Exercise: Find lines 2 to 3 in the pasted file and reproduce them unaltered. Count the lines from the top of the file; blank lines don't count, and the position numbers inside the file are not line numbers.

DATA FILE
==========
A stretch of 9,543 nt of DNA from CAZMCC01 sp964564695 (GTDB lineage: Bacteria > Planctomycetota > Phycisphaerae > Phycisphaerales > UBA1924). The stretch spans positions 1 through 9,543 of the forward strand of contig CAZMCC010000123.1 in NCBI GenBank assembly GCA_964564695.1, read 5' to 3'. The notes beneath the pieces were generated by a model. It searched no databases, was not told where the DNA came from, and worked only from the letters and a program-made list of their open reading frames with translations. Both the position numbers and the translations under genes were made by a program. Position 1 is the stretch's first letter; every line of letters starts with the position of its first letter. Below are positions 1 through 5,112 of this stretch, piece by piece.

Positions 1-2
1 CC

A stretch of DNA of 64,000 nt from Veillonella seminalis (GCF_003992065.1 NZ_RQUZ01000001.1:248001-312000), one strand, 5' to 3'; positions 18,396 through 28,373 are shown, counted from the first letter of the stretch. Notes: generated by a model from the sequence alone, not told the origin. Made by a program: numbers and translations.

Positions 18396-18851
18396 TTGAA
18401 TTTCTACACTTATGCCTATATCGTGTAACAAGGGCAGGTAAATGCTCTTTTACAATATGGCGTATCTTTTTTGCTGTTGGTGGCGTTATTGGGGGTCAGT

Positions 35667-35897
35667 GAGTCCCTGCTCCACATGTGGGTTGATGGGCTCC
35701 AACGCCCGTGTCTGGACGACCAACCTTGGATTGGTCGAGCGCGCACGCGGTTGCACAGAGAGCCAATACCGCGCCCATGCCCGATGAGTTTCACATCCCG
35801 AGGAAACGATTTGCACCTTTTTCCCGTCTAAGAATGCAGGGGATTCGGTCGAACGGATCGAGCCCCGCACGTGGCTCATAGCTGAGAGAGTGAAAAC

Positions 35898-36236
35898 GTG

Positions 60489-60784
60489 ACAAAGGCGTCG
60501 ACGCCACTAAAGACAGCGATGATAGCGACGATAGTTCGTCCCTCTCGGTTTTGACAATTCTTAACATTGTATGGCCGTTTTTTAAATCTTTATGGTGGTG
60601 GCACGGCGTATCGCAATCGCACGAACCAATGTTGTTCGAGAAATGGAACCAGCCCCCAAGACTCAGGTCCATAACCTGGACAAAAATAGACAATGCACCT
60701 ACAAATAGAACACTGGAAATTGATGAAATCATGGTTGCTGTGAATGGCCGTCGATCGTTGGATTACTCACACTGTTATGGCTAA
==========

Positions 1-2
1 CC